The second season of Star Trek: Discovery drew significant creative inspiration from the unaired Star Trek pilot "The Cage." Discovery resurrected Captain Pike (Anson Mount), Number One (Rebecca Romijn), the Talosians, and Vina (Melissa George), all characters previously seen on "The Cage." Although rejected as the the Star Trek pilot, "The Cage" was so good that producers mined it for the two-part Star Trek episode "The Menagerie." In response to the renewed fan interest, "Dr. Trek" Larry Nemecek hosted a Trekland Live at San Diego Comic-Con with Robert Butler, the Emmy Award–winning director of "The Cage."
Butler, now in his 90's, built a name for himself as a director of pilot episodes and working on shows like The Dick Van Dyke Show and Bonanza. In 1963, Butler worked with Gene Roddenberry, a relative newcomer, on a show called The Lieutenant. When Roddenberry needed a director for the pilot of his new sci-fi adventure show, Star Trek, Roddenberry came to him. Butler was more well-known than Roddenberry at that time, and had more television experience. As a result, Butler won challenges against Roddenberry's creative excesses. Firmly stating that the more arguments directors win, the better the show, Butler was incredibly proud of his work on "The Cage."
However, Butler was incredibly uninterested in the Star Trek history happening around him in 1964. Nemecek showed the audience a photo of Roddenberry and Jeffrey Hunter examining an early model of the Enterprise. While the audience gasped, Butler stated that he was uninterested in 1964 and is uninterested now. His goal was to make a good episode. Usually, the director of a pilot has wide creative control, especially back in the 1960's. But since Butler was new to science fiction, and Roddenberry was the creator, the two worked together. Most of the cast had been hired, and several of the sets built, before Butler came on board.
Coming in late to the game didn't make Butler back down when he thought Roddenberry was making a mistake, however. He claims that having a director that is not too caught up in the material, that has some objectivity, is good for the end product. Butler gushed about Susan Oliver's performance as the love-struck double-agent, Vina. However, he disliked the "dancing green alien girl" scene. The director thought it overdone and cheap-looking. Despite his objections, the scene still made it into the episode. Additionally, Butler tried to convince Roddenberry to change the name of the show to "Star Track" instead of Star Trek, as he thought "Trek" had a negative connotation. Apparently he was wrong on that call, too.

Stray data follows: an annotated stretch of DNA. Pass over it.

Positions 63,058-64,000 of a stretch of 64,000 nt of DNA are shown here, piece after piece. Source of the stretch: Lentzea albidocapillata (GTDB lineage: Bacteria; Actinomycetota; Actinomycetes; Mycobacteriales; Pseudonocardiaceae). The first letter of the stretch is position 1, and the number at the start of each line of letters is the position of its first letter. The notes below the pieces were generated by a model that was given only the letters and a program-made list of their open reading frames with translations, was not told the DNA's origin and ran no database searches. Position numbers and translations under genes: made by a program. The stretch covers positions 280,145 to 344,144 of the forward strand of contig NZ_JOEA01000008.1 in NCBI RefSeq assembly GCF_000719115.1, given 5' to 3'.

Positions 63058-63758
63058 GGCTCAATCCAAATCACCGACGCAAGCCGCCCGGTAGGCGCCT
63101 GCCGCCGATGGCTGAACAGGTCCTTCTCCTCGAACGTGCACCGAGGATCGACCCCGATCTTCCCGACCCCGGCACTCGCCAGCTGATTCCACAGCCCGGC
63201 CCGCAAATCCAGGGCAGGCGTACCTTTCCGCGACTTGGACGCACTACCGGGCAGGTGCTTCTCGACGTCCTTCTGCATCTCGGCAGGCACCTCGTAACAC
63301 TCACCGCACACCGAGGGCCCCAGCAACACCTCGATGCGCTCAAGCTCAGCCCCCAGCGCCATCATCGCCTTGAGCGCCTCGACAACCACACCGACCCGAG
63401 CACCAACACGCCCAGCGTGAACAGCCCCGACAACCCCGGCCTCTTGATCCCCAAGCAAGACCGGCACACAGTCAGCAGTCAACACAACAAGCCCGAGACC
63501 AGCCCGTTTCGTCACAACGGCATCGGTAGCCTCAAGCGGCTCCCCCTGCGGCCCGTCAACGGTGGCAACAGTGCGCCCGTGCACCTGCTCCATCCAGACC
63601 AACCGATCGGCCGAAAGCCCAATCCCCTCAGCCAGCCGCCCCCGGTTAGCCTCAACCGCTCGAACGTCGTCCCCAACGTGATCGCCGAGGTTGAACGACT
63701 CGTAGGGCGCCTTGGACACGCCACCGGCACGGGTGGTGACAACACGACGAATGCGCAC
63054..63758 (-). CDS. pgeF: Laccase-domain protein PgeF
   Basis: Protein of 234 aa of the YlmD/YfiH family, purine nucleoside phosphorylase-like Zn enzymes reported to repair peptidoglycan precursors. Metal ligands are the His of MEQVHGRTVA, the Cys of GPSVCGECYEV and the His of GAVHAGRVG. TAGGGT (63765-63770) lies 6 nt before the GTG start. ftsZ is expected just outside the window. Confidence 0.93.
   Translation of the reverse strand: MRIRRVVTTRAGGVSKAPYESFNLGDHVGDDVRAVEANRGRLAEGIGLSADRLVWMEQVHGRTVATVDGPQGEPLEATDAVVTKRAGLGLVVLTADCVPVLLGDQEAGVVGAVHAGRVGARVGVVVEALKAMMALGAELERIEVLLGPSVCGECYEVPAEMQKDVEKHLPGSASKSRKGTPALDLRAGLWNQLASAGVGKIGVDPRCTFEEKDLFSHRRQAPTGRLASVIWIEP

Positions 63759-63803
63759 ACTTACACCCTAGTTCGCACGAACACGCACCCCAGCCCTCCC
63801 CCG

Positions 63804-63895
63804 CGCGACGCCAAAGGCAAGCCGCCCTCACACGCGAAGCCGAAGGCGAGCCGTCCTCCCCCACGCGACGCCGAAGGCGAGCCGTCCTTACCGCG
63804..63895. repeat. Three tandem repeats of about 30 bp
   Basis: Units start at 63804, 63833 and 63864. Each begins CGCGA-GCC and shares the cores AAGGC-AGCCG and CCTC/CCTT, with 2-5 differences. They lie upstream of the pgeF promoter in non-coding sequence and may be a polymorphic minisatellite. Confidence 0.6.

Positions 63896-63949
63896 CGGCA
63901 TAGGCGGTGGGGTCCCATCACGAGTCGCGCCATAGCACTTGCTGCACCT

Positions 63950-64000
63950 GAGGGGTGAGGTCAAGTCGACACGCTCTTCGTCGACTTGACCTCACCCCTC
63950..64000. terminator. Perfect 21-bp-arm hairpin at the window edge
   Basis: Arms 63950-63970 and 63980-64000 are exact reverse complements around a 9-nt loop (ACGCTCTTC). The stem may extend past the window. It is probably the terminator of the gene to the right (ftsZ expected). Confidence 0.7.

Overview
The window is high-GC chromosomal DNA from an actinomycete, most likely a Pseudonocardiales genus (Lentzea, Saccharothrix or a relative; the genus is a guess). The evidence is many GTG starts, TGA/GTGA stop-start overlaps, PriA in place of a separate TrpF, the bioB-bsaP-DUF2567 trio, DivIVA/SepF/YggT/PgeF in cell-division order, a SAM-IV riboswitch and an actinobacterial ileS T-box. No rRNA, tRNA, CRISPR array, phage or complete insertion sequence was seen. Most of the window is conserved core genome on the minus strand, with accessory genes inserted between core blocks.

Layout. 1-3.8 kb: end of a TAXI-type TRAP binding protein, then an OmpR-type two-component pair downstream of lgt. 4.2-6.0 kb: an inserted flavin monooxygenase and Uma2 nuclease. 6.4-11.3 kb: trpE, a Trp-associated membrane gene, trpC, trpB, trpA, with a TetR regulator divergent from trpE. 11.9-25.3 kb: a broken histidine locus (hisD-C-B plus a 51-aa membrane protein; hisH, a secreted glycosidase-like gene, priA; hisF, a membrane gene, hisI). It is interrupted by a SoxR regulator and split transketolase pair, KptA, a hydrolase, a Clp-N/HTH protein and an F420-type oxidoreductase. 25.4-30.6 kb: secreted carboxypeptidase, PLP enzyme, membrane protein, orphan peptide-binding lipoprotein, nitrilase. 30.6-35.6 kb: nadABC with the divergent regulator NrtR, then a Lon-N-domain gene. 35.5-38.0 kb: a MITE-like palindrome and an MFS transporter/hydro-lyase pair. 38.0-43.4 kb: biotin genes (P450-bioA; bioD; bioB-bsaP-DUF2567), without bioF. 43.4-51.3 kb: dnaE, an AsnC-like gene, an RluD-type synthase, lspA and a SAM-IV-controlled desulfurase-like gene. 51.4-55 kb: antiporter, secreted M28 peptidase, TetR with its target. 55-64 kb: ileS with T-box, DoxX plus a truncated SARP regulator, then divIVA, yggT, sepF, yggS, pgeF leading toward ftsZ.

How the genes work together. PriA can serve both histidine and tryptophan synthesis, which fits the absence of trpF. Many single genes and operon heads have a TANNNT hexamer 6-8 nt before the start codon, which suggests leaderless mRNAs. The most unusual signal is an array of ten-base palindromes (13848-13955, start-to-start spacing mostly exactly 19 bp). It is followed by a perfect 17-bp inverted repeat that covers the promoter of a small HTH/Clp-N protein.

Throughout the panel, Nemecek tried to engage Butler on many of the controversies rumored to have plagued the set of "The Cage." Nemecek asked Butler about problems with the studio and the budget, both of which Butler denied knowing or caring about. In his blunt, straightforward manner, Butler claimed he only cared about the episode, not the drama that came with it. He had people to deal with the budget and the studio, all he had to do was work on filming. The director also didn't remember if he knew of the relationship between Majel Barrett and Roddenberry in 1964. Eyes on the finished product, he just wanted to complete the pilot.
In fact, Butler was disengaged enough to have no hard feelings when his original pilot was recast and reshot. Roddenberry even offered him the chance to direct the second pilot, but Butler felt like he had already been-there-done-that. Butler never even bothered to watch "The Menagerie" when it aired. He has, however, watched clips of what Discovery did with the characters he first filmed. Complimenting the new show, he said "Really well done and into some new trickery."
While it was interesting to hear stories from the set, it was amusing how little Butler seemed to care for his part in Star Trek history. To him, "The Cage" was just one small part of a very long and distinguished career as a television director. When he filmed the episode, he had little idea of what Star Trek was to become. And in the years since, he has worked on so many other projects that he never capitalized on his historic role in the creation of Starfleet. In fact, he gave the distinct impression that he considered it an odd bit of trivia, not a life-changing event. One has to wonder what other amazing stories he has.